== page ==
Jane Eyre: a fictional heroine of the feminist cause

November 4, 2009
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Charlotte Brontë’s Jane Eyre depicts Jane Eyre as a feminist heroine of the 19th century. At a time when women depended on men financially and socially and considered as propriety only useful for marriage and family life; Jane Eyre acquired total independence and shows throughout her story a new meaning of marriage and value of family to women. Jane Eyre publication Revolutionized literature by encouraging and awakening women to seek social justice and independence from men.

Throughout the novel, Jane constantly receives opposition from men because of her condition as a poor orphan and a female. Rather than to bend to the males laws and the society from which she receives opposition, Jane Eyre defies the chauvinist society and pursuit her own vision of a female life.

In her early childhood in Gateshead Hall, Jane is constantly neglected and abused by Ms.Reed and her children (John, Eliza and Georgiana). Jane was particularly abused by john who made her live in isolation and fear by beating her whenever he wants because Jane was a poor orphan without protection. The weak young girl couldn’t do anything in opposition to john’s violence except to bear the pain physically and emotionally. Offended by reed, Jane feeling of hatred and humiliation went out of control. Jane firmly decided to put an end to “the wicked boy” abuses. For the first time, Jane stood up a fought back when john hit her. Jane riposte to john’s cruelties demonstrate her determination to fight against injustice. Her quarrel and struggle against john creed injustices led her to live in Lowood school where she felt much more content.
During her Jane's education at Lowood School, Jane met Mr. Brocklehurst, a cold, cruel clergyman who runs the institution. Mr. Brocklehurst is a chauvinist who believes in females’s inferiority to men. In his opinion girls should pursuit a modest life, in order to live a righteous life based on subordination to males. He once insulted Jane in front of her classmates by calling her a liar and a “wicked girl” because Ms.Reed told him so. Even humiliated and heartbroken, Jane by her actions showed courage and proved to her classmates and the entire school her integrity and goodness.

After her education in Gateshead, Jane became a governess at Thornfield Manor. A few months after her arrival at Thornfield, Jane met Mr. Edward Rochester an ugly, yet wonderful and passionate and charismatic gentleman nearly twenty years aged than her. Jane falls in love with Edward Rochester who in some instance tried to take advantage of her. Before their intended marriage, Edward offered to Jane a necklace ring and beautiful wedding. Edward intention was to change Jane’s appearance a little bit. Thought at the begin Jane gave in by love for Edward; at the end she refused all of them because she wanted to be the person she is. She wanted to act as the Jane she is and maintain her own personality.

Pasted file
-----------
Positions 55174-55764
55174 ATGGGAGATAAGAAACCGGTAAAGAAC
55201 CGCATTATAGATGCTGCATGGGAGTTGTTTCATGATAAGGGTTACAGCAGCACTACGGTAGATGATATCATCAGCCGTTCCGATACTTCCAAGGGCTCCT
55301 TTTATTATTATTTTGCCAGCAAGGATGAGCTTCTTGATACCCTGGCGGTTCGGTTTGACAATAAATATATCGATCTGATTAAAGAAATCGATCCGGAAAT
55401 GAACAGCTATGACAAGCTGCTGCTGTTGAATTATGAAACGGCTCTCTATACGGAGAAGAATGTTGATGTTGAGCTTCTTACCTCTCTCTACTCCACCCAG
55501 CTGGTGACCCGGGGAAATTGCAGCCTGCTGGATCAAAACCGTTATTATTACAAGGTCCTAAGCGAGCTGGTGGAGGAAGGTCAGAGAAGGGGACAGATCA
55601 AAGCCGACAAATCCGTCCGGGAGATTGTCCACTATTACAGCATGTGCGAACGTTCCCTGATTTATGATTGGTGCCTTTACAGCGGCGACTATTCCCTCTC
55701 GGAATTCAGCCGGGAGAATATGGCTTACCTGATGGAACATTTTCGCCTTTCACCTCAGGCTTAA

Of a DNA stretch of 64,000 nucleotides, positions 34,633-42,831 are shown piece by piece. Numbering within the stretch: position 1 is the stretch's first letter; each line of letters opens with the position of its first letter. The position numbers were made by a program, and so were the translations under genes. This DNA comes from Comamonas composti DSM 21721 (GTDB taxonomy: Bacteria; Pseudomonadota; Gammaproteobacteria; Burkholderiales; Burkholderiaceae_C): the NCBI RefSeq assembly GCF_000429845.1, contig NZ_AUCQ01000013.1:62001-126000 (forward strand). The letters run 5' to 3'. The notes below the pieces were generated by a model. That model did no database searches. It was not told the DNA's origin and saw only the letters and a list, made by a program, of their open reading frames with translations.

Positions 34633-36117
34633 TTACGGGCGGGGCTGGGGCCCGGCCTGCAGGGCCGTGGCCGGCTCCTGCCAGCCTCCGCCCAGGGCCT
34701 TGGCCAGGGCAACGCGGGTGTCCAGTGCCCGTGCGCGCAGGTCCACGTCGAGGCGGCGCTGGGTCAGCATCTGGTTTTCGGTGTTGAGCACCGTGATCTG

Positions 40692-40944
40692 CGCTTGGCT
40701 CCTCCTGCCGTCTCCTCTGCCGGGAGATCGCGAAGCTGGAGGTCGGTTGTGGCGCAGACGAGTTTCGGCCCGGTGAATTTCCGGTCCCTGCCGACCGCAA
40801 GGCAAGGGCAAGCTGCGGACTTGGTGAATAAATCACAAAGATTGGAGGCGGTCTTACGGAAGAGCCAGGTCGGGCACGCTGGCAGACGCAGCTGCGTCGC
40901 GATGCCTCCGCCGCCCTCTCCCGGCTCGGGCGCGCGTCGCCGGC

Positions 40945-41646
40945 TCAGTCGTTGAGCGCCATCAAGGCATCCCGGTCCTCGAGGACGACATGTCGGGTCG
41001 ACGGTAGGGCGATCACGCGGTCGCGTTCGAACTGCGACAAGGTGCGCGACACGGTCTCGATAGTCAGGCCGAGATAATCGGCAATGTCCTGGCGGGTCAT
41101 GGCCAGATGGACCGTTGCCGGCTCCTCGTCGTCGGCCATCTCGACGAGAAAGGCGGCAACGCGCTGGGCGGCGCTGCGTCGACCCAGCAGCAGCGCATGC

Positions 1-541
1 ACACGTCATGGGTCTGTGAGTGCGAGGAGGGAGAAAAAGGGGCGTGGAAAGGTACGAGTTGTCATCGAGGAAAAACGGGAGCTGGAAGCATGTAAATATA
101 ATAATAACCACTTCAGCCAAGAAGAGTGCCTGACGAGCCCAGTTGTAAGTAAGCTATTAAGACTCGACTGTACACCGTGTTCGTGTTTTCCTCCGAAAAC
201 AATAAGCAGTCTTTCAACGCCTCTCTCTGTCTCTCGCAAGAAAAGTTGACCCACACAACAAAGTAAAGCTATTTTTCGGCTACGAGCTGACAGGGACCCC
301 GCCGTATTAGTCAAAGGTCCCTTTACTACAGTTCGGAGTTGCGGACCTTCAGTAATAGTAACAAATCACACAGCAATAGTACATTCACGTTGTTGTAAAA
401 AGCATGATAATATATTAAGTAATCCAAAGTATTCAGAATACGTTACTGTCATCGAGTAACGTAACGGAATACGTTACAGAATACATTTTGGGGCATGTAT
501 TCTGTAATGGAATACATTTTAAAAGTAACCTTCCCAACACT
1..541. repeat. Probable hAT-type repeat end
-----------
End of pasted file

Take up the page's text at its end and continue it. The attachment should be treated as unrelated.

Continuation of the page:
After their unsuccessful attempt to marry in which Edward nearly committed bigamy and kept secret the existence of his wife. Edward asked Jane to accompany him in France where they will live as husband and wife even thought they can not be married. Although she dearly loves Edward, Jane refused Edward’s proposition because she can not abandon her moral and principles by witch she stands by.

Similarly, in her relationship with St. John Rivers, a young clergyman who like Mr. Brocklehurst, believes is a chauvinist. St.john that a woman place in society is to devoted her life to a man. He invited Jane to India to help his work as a wife. Believing that Jane would accept because it is what a good woman will do. Jane strongly declined his offer because she wanted a marriage base on true love and mutual respect.

Jane Eyre defiance of the barriers of gender, Jane Eyre build up the image of a woman who has the courage to fight against gender injustice within the society, and pursuit equality in life and opportunity. She is her own master. She acts freely according to her values and morality. She did not bend to the role attributed to women in the 19th century. She is a feminist in the profound sense of the term.

Finally, the novel Jane Eyre by charlotte Brontë represents a gigantic feminist novel. Jane Eyre is an appropriate heroine of the feminist movement because she embodies the value of feminism which is equal social, sexual, political, intellectual and economic right for both men and women.

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EmilyMay23 said...
May 19, 2012 at 8:59 am
There are some grammar issues present, but none that wouldn't be easily fixed, and I really like the ideas you have presented. Keep writing Mory!
Lol2theMax said...
Jan. 23, 2011 at 2:25 pm
Nice grammar, dude.
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